The Power of the Recount
August 15, 2004
Having failed to qualify for Division 1 at the NSC, my plan changed from scoring a win against one of the top guns and boosting my rating to winning Division 3 and then taking a break from Scrabble while I used those $2500 to travel. The outcome was, how shall we say... disappointing. Post-NSC, I went into a funk, and the only things keeping me from rushing to redeem myself was that there were no tournaments scheduled for that following weekend and the fact that I wouldn't have been able to justify the cost of traveling anyway.
No, while still in between jobs, I had to use what remained from my last (and brief) assignment to make some headway on my other major passion, my Starbucks project, and clear out as much of California as I could before I ran out of money, had to start a job, or ran into some other emergency (pronounced with a hard "g").
But California has a pretty active tournament scene, and it appeared the timing for a one-day tournament in Oakland would work out. Back in Houston the previous Saturday, my mother had encouraged me to stay another night and relax, but I wanted to leave as quickly as possible. And it's good I did, because as always I lost time here and there and rushed to try and meet my quota of Starbucks before rushing up to Oakland on Sunday morning.
As usual, I cut it as close as I could, desperately trying to reach directors John Green or Bruce while I drove up to confirm the absolute final time to register so I could visit as many new Starbucks as possible. So close that I stopped at one new store in downtown Oakland just miles from the tournament venue (and just minutes from the deadline). Telegraph Avenue in Oakland is a heavily trafficked arterial, and so I couldn't just race up the 40 blocks. Nevertheless I managed to pull in front of It's Your Move, a game store, just before 1:14. A lady passing by said "$340 ticket if the sherriff catches you", because the space in front of the store was not technically defined as a parking space, insofar as the arbitrary boundaries set by the oppressive hand of government are defined. I thought, "Man, the sherriff can just suck my dick." Still, I hurried up to register and move the car.
Oh, that's John Green! I recognized him from the Reno tournament, but I hadn't realized that was him!
I had about 13 minutes before 1:30, and Starbucks never rests, so I rushed off to visit one more store, in nearby Emeryville. I'd take the time penalty if I had to. At Alcatraz and San Pablo, I politely eased my car towards onto San Pablo, waiting for a car to cross. A stupid lady glared an looked at me, thinking I was going to cut in front of her. I am always amazed by the stupidity of these people whose first instinct is to express hostility towards the other driver instead of the logical thing, which would be to veer away from an oncoming car to avoid being hit. Scowling isn't going to stop a car from hitting you if its driver isn't paying attention.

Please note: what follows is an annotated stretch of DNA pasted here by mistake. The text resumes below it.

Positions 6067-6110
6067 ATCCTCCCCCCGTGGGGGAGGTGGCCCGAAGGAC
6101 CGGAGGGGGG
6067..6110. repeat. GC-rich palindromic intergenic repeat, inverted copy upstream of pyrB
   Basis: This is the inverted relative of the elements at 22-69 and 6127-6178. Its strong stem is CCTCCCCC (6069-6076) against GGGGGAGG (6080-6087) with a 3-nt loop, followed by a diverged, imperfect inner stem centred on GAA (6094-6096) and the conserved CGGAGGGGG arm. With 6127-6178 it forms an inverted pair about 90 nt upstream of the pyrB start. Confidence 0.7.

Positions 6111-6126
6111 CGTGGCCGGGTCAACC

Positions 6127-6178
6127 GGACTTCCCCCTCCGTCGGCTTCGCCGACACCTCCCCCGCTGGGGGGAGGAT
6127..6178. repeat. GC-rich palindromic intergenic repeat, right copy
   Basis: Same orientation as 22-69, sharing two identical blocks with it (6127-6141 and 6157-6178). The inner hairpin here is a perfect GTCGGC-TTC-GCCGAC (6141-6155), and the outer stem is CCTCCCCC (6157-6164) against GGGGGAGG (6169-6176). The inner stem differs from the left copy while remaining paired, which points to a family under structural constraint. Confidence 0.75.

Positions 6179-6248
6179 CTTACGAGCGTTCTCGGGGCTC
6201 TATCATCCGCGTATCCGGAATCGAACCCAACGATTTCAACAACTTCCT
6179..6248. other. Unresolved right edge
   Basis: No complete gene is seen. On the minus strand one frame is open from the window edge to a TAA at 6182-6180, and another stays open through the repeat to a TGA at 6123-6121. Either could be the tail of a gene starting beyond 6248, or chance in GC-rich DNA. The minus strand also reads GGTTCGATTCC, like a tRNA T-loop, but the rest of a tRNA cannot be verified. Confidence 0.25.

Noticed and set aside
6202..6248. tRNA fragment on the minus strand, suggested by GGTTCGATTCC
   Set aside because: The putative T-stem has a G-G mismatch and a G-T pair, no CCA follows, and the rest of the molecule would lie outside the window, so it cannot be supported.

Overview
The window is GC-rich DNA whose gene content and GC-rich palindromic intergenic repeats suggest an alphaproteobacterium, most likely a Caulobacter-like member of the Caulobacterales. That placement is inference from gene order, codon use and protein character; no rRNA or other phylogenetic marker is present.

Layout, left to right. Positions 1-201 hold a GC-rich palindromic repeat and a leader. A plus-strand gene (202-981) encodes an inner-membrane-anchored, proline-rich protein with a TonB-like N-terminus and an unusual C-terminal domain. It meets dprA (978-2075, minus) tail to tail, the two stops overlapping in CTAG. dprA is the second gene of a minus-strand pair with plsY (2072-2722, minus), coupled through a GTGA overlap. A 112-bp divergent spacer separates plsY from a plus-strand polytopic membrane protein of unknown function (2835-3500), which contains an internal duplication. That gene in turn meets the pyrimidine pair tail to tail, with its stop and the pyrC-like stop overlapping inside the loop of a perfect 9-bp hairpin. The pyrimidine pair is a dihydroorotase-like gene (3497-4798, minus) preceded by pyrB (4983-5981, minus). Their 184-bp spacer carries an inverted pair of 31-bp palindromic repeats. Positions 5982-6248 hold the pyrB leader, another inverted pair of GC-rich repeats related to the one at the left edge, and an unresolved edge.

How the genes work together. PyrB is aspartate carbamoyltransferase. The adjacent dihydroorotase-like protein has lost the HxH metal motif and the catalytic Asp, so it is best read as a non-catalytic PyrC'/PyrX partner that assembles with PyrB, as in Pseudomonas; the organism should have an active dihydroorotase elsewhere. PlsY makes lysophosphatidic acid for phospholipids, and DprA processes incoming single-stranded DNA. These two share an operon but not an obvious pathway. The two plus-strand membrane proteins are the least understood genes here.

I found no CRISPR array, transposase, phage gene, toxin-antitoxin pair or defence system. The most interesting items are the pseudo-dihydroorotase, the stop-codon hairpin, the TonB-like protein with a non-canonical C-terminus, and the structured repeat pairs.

Despite stupid drivers, I wans't but about 10 minutes late. John was in the middle of pairings, and a kid named Chris Ofstad had just started looking for me, so I was okay. Until I started playing, that is. I had been put at the top of the C division, and he was at the bottom, and proceeded to outdraw the heck out of me. I had feared that moment for a long time, when I'd have to play one of those scholastic players, because I can't stand losing to a kid. At least it wasn't Sam Rosin or Katie DeVanney, who are younger still--I don't think I could survive a loss to one fo them. Anyway, Chris built a quick lead with JUPES - 44, AH - 32, FAX - 39, and ALIUnDE - 6. I struggled to keep up without power tiles, even chancing HALON* for a few extra points and turnover. It worked, because I picked up the other blank for the redemptive LOMEINs, redemptive because I had missed the word in two previous tournament games and vowed that I would cut off a testicle if I ever missed it again. But just as I came within 5, Chris was off and running again, in the end drawing the Q and the decisive Z, and winning by 3.
I was disappointed, but neither angry nor demoralized. Instead, I resolved to win the remainder of my games and that cash!
My next four opponents were in order of strength, which was fine with me. Get the hard ones out of the way earlier, starting with Mary Aline Stevens. This time around I got a slightly better draw and, with my phony REDErIVE* was able to win modestly.
Bennett Jacobstein had played me hard at B.A.T., so I was on the lookout for a tough game. But he stumbled on his first move with GIRLIEST*, which I knew was phony because of the annotation that I had done to my list of 5s, looking for verb, ajective, and plural inflections. I was glad I was seeing that benefit from all that studying that had not manifested itseld durting the NSC. His EIIGLRT still smacked of good tiles, so I immediately tried to close up my opening PROAS. I was sure FEH takes an S, but I played it anyway, hoping Bennett wouldn't know. I can't be sure if he did or if he didn't but he never tried to hook the S. Instead he seemed to struggled to find a bingo to catch up quickly to the lead I'd built up with my opening play, my extra turn FEH, and RAJ for 34. I kept the board tight, taking one risk, hanging OXY under the TWS line for 34 points. It was risky, but it worked out, as I got OPErANT down and the board was just too tight for Bennett to catch up.